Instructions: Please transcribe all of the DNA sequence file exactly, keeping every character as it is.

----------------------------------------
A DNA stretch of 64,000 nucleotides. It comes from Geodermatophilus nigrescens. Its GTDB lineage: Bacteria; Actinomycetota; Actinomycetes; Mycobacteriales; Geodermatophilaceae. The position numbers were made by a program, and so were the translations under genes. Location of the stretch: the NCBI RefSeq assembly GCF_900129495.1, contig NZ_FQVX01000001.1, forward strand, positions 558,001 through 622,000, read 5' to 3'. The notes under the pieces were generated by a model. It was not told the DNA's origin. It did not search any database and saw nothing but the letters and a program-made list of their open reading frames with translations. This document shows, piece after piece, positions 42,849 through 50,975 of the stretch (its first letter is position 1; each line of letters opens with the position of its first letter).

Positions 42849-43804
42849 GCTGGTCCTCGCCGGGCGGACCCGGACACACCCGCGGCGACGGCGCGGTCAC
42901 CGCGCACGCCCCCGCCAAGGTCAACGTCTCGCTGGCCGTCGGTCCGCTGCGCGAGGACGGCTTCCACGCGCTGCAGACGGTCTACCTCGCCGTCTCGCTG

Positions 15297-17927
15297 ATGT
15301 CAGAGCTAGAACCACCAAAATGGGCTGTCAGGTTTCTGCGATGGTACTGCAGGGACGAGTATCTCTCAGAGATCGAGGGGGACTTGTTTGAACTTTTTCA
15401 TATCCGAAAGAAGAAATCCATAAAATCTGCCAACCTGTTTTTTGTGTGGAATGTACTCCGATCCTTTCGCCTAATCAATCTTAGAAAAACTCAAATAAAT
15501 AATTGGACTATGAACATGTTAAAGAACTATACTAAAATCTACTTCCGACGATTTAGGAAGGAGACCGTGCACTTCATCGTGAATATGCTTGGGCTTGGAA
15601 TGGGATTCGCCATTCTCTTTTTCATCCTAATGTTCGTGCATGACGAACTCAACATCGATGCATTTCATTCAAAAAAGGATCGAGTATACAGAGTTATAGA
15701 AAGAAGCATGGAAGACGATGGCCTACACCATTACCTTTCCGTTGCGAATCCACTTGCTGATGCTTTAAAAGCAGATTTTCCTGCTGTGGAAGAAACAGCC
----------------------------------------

A DNA stretch of 64,000 nucleotides. It comes from Geodermatophilus nigrescens. Its GTDB lineage: Bacteria; Actinomycetota; Actinomycetes; Mycobacteriales; Geodermatophilaceae. The position numbers were made by a program, and so were the translations under genes. Location of the stretch: the NCBI RefSeq assembly GCF_900129495.1, contig NZ_FQVX01000001.1, forward strand, positions 558,001 through 622,000, read 5' to 3'. The notes under the pieces were generated by a model. It was not told the DNA's origin. It did not search any database and saw nothing but the letters and a program-made list of their open reading frames with translations. This document shows, piece after piece, positions 42,849 through 50,975 of the stretch (its first letter is position 1; each line of letters opens with the position of its first letter).

Positions 42849-43804
42849 GCTGGTCCTCGCCGGGCGGACCCGGACACACCCGCGGCGACGGCGCGGTCAC
42901 CGCGCACGCCCCCGCCAAGGTCAACGTCTCGCTGGCCGTCGGTCCGCTGCGCGAGGACGGCTTCCACGCGCTGCAGACGGTCTACCTCGCCGTCTCGCTG

Positions 15297-17927
15297 ATGT
15301 CAGAGCTAGAACCACCAAAATGGGCTGTCAGGTTTCTGCGATGGTACTGCAGGGACGAGTATCTCTCAGAGATCGAGGGGGACTTGTTTGAACTTTTTCA
15401 TATCCGAAAGAAGAAATCCATAAAATCTGCCAACCTGTTTTTTGTGTGGAATGTACTCCGATCCTTTCGCCTAATCAATCTTAGAAAAACTCAAATAAAT
15501 AATTGGACTATGAACATGTTAAAGAACTATACTAAAATCTACTTCCGACGATTTAGGAAGGAGACCGTGCACTTCATCGTGAATATGCTTGGGCTTGGAA
15601 TGGGATTCGCCATTCTCTTTTTCATCCTAATGTTCGTGCATGACGAACTCAACATCGATGCATTTCATTCAAAAAAGGATCGAGTATACAGAGTTATAGA
15701 AAGAAGCATGGAAGACGATGGCCTACACCATTACCTTTCCGTTGCGAATCCACTTGCTGATGCTTTAAAAGCAGATTTTCCTGCTGTGGAAGAAACAGCC